There’s a lot of wild-ass shotgun ammo out there, from Winchester’s “judge not lest ye be Judged” PDX-1 (three steel discs and a bunch ‘o BBs) to Oleg Volk’s favorite expanding Dupo20 slugs (1 1/8″ diameter entry hole). In the handgun realm, there’s plenty of hollow-point action (e.g., Hornady Critical Defense) and some frangible fury (e.g. Extreme Shock). We’re still following our Triple Threat amigos (bolo round connected by Kevlar strings). Meanwhile, Winchester has joined the race for unconventional ammunition with their new Varmint HE 3/1 ammo . . .
The company claims their new 37 gr plated HP fragmenting expansion .22LR bullet achieves a rather brisk 1435 fps. Upon contact, the “programmed” hollow-point fragments into three “forward segments,” followed by a solid rear core designed for “explosive impact energy plus penetration.”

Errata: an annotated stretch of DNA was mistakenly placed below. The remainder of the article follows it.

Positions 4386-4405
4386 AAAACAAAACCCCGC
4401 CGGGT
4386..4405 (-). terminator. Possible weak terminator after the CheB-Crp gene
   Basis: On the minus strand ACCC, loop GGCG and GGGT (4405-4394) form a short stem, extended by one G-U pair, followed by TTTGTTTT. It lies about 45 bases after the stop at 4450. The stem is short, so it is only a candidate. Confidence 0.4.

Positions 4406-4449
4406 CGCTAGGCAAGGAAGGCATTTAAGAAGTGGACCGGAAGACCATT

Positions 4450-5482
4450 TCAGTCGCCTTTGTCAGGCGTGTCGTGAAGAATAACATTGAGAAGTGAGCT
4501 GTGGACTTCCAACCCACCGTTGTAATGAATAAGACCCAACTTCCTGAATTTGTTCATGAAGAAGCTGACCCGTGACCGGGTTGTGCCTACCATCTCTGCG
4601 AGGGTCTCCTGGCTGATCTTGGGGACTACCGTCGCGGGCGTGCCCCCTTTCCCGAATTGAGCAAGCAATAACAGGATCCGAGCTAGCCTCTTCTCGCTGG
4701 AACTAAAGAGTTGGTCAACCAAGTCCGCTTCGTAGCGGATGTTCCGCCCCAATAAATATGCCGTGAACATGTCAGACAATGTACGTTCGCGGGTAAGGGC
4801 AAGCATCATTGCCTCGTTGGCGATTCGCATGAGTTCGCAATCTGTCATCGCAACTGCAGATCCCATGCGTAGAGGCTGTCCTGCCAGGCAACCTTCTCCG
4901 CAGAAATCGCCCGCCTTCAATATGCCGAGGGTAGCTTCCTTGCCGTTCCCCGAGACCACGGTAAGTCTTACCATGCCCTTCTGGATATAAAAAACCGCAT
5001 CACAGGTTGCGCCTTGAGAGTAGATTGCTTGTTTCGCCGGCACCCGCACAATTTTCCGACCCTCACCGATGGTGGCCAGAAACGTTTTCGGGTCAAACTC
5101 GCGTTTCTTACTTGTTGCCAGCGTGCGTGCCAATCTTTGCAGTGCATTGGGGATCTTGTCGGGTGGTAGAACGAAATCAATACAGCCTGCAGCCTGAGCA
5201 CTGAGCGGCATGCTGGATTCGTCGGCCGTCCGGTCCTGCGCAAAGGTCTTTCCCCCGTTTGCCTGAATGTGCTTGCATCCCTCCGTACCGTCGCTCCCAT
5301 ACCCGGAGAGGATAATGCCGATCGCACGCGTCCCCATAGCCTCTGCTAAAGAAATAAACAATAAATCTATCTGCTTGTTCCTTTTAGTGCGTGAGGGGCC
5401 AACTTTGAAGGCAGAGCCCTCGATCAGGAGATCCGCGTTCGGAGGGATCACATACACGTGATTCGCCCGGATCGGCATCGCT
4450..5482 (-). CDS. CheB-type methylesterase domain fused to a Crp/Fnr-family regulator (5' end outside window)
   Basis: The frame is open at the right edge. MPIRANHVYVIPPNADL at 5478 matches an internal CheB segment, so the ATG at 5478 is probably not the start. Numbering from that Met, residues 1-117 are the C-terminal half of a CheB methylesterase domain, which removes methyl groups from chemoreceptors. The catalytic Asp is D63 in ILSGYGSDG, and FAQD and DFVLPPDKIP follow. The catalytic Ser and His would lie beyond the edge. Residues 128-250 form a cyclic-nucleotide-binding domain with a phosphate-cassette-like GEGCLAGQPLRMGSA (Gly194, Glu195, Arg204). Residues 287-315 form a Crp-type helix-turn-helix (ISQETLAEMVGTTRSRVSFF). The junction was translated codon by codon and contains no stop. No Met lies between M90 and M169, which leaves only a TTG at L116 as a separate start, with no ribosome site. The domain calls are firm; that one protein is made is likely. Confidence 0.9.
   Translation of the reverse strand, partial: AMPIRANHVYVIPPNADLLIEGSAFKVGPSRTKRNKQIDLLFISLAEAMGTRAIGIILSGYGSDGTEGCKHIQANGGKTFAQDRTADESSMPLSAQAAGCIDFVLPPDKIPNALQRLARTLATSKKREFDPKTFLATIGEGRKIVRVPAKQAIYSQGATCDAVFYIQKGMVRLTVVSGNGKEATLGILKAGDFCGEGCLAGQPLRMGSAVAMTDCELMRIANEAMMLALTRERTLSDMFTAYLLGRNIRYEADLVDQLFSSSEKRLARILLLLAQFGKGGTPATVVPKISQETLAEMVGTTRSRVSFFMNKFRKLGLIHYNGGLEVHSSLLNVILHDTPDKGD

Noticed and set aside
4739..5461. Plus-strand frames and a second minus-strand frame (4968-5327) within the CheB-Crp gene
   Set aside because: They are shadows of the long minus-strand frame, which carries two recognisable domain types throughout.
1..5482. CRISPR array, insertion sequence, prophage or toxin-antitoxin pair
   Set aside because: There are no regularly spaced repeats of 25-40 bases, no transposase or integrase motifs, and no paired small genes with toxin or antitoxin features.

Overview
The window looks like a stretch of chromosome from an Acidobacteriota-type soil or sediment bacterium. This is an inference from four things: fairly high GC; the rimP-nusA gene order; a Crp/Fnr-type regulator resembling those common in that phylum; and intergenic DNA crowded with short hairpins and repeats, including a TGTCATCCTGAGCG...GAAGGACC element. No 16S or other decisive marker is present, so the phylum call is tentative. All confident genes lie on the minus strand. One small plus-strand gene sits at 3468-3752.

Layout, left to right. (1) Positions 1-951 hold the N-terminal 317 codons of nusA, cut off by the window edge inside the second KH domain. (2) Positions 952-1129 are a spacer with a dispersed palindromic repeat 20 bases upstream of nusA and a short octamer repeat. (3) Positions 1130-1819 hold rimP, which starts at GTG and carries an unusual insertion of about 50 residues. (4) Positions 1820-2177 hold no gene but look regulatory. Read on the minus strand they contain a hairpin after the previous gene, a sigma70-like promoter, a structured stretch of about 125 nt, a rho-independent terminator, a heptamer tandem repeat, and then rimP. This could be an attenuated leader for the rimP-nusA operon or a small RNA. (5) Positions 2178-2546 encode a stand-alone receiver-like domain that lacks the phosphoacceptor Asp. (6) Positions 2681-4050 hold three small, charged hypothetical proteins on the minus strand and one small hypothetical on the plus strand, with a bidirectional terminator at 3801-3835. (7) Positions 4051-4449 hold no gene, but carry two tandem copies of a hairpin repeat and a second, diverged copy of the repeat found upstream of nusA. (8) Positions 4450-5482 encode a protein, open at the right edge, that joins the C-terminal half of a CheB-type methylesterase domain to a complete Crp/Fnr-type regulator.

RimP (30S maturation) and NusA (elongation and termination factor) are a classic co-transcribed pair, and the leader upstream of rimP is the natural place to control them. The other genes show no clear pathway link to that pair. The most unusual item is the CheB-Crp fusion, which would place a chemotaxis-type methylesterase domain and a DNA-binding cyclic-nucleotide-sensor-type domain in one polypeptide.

For those of you who eat varmints, this could be something of a problem. For those of you who don’t, Winchester’s new ballistic offering could provide a distinct advantage in the lethality department. Through-and-through vs. you’re through? In fact, does Winchester’s triple play put .22LR back near the top of the deck as a serious self-defense round?
Over at thefirearmblog.com, commentator zincorium puts Winchester’s Varmint HE 3/1 Fragmenting Expansion .22LR ammo in its proper perspective.
Expanding anti-animal rounds are naturally going to look very similar to expanding anti-personnel rounds. We’re animals, after all.
The controversy over dum-dum bullets has always been silly and political. When you shoot something, you should want every possible factor to be in favor of it dying. Otherwise, you have no business shooting it.
Hunters are definitely going to use expanding bullets unless the animal is so large that the penetration of those rounds wouldn’t be sufficient to hit vitals.